5. Christina Reply

    Hello, I have been taking aerial yoga class, at least two times in a week.And I’ve done it for almost 2 months or more. Initially, I didn’t used to have pain in the joints but since the time I started to do advanced level yoga which needs a strong grip, I started having pain early in the morning as I wake up.Later, the pain is gone during the day.I don’t think I have inflammation because I’m 25 and I’ve always been super healthy. I wouldn’t go to a therapist for that.I was just wondering when the pain would lessen.

    • Lewitwer Reply

      Hi Christina! Arthritis (joint inflammation) doesn’t have a minimum age, sorry! πŸ˜‰ It’s really common in aerial work. Most artists/students find that it eases over about 6 weeks, but it really depends on what you’re asking your joints to do. If it gets worse or starts to really bother you, make sure to go see your doc.

  6. Layla Reply

    SO glad I found this post. I’m 36, and haven’t ever done gymnastics or dance or anything like this before starting silks this year. I started in March and was sore all over, but not really in my hands. After a brief hiatus (I actually broke a finger by kicking it when trying to invert; graceful, I know) I came back and am now experiencing this very pain daily. I work in IT (read: in front of a computer screen all day) but haven’t had issues with carpal tunnel or anything or the sort, so I didn’t think that was the cause. I’m almost certain it’s because I’m working “extra hard” to try to catch up to where I was pre-injury. I even bought a pull-up bar and have been trying to use dumbbells at home, which of course means I’m punishing my hand and finger muscles even more. I’m planning on getting something I can use at my desk to help work out the fingers. I need to get whatever strength I had back in the broken digit, too.

    (On that note, I’m going back down to beginner’s level next session just to get caught up a little better.)

    All of your suggestions are really encouraging – I hadn’t thought about lotions, for example, and I didn’t actually know this was what arthritis was. You learn something new every day. There are tons of arthritis/joint pain remedies out there – now I just have to go look for what’ll work best.

    Is this something I’ll just have to get used to? I know the 6-week period was mentioned above, but with the way this feels every morning, I’m really not looking forward to its being long-term. πŸ˜‰

    • Lewitwer Reply

      Hi Layla! Make sure you’re giving your hands a good warm-up before you train. It sounds like you’re trying to go from 0 to 60, and your fingers may not be able to keep up! If the hand pain continues, it’s worth a trip to the doc to see what she recommends (common therapies include NSAIDS, creams, etc). And remember – it takes time to build muscles, even in the hands. Go easy at first! It’s a really common issue, and I know you’ll find your way around it. You’ve got this!!! πŸ™‚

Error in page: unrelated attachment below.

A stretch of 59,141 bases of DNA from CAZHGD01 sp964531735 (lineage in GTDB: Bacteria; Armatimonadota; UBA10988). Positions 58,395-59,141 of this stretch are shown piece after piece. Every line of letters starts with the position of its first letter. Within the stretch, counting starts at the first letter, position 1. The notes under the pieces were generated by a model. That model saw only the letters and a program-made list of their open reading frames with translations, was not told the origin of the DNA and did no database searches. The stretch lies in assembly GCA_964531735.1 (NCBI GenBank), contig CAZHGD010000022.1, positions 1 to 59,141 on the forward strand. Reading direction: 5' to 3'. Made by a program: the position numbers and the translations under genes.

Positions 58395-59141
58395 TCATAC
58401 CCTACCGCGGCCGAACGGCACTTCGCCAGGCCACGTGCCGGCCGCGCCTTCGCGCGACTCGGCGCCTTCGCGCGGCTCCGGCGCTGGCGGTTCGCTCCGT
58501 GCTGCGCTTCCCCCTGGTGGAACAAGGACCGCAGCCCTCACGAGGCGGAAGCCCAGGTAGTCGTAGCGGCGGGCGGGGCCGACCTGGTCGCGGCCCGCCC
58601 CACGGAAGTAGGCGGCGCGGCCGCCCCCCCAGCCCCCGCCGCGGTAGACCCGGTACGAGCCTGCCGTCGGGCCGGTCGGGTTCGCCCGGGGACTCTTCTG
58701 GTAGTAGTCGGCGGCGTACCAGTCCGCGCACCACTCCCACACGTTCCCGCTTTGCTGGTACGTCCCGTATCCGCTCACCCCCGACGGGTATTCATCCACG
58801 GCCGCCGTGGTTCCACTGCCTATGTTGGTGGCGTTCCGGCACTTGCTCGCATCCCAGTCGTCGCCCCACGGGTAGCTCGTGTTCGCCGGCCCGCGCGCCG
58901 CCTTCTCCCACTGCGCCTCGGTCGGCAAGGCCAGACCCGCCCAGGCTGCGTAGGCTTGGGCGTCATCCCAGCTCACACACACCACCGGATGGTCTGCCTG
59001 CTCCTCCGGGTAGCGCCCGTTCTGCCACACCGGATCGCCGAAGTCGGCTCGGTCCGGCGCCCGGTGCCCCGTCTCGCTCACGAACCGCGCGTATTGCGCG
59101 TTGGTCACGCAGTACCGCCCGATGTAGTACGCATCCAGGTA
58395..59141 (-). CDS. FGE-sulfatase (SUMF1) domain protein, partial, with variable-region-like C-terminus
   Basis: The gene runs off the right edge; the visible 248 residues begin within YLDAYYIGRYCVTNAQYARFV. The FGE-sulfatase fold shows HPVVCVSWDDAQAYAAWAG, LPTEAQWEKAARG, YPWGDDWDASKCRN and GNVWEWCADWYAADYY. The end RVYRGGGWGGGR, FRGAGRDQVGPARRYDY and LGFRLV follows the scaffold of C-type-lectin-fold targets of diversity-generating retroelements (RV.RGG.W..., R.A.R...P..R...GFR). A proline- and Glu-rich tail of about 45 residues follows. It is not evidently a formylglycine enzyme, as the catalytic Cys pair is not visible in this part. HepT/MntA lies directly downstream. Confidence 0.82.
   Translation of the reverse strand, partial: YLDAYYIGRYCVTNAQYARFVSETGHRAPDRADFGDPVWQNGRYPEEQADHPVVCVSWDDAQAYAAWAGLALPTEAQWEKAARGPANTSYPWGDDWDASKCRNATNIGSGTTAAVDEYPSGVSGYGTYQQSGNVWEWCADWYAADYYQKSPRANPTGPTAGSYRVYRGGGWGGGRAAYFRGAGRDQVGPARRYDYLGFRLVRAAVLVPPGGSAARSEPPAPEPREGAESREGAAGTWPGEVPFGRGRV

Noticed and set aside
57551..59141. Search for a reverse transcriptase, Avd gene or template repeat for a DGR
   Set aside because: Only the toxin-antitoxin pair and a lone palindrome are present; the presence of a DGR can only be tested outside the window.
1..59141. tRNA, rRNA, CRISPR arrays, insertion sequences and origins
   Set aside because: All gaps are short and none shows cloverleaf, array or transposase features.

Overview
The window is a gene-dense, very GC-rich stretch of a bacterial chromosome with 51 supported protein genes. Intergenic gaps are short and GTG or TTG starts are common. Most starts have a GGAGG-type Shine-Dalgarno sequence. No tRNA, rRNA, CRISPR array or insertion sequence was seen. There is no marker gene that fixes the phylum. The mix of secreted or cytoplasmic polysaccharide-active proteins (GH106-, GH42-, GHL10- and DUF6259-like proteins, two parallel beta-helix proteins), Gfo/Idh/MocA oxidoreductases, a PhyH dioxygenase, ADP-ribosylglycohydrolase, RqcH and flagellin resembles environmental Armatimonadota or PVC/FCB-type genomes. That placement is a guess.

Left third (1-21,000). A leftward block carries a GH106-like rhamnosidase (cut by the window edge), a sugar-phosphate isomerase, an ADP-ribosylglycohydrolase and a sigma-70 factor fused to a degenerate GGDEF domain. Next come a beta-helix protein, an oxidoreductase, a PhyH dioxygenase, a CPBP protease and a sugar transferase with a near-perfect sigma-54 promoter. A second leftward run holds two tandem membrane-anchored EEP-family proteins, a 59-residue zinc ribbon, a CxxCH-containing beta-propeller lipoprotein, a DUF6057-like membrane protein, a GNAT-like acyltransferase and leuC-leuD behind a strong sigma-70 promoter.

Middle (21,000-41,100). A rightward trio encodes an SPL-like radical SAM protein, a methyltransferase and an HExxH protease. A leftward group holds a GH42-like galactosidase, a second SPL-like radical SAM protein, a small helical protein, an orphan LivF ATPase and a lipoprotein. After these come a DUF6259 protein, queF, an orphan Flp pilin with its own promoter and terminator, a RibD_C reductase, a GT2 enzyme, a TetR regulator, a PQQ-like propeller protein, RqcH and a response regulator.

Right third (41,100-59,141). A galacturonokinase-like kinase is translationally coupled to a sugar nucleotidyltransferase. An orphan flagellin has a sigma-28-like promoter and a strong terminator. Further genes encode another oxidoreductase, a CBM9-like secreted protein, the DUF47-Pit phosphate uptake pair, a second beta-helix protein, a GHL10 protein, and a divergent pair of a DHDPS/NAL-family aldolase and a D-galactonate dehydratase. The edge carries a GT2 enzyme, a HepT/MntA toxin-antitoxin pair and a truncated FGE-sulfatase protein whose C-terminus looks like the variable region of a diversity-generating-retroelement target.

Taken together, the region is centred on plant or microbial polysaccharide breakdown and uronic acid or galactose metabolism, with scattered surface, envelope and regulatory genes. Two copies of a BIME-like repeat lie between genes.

7. Layla Reply

    Oh! I failed to mention above that I LOVE these classes, and look forward to them every week… even if I’m slow going. Just re-read the “Suck It Up” post, and am 100% there. (the fact that I’m looking for ways to get stronger and manage joint pain rather than quitting speaks volumes to me – I’m totally a Type A and want to be great at everything, and get impatient if I’m not!) Thanks for all the words of advice on this site – they’ve been incredibly helpful.

  8. Samantha Shea Reply

    Hi Laura!

    I always find your posts amazingly informative and I love your writing style!

    I actually am just getting back into serious aerial training after a about a year of lighter/ less frequent training .. And the hand pain was terrible at first but it’s mostly better now- however one stubborn knuckle (top knuckle on ring finger of left hand) is still incredibly tender to touch or grip and actually looks a bit swollen. I try to avoid NSAIDs as they actually have been found to inhibit muscle growth amongst other nasty side effects – other than ice and warming them up/ stretching them do you have any other advice ?? Does taping them help? Any particular exercises you recommend??

    Thanks!!

    • Lewitwer Reply

      Thank you, Samantha! Definitely see your doc about the swollen knuckle; unfortunately, inflammation like that can become chronic (and worse) if you don’t address it. You’ll also likely get a prescription for PT, and they can give you specific exercises. It’s also worth going to an acupuncturist! Good luck – fight the good fight! πŸ™‚

  9. Samantha Reply

    My hands hurt after my first silks class, but not as much as the rest of my ENTIRE UPPER BODY!!! Although my second class I was hardly sore at all but my hands really hurt. In fact that was a week ago and they’re still super stiff and immobile and painful. All three knuckles on the last three fingers on both of my hands… is this normal? It doesn’t feel like muscles it feels like the joints. I could use some advice. Will this go away in another week or should I go to the doctor?

    • Lewitwer Reply

      Hi Sam! Anything lasting more than 2-3 days, I always suggest my students pop into the doctor’s office just to give things a once over. When you return to class, ease up a bit. Ask your instructor for modifications that allow you to use less grip strength (I often have my behbehs wrap stuff so they can have part of their weight on the floor if they’re having grip issues, and we mix it up A LOT so they’re not using their grip start to finish), and follow your docs instructions to the T for reducing inflammation. I suspect the doctor will tell you it’s joint inflammation, and to take a bit of time off.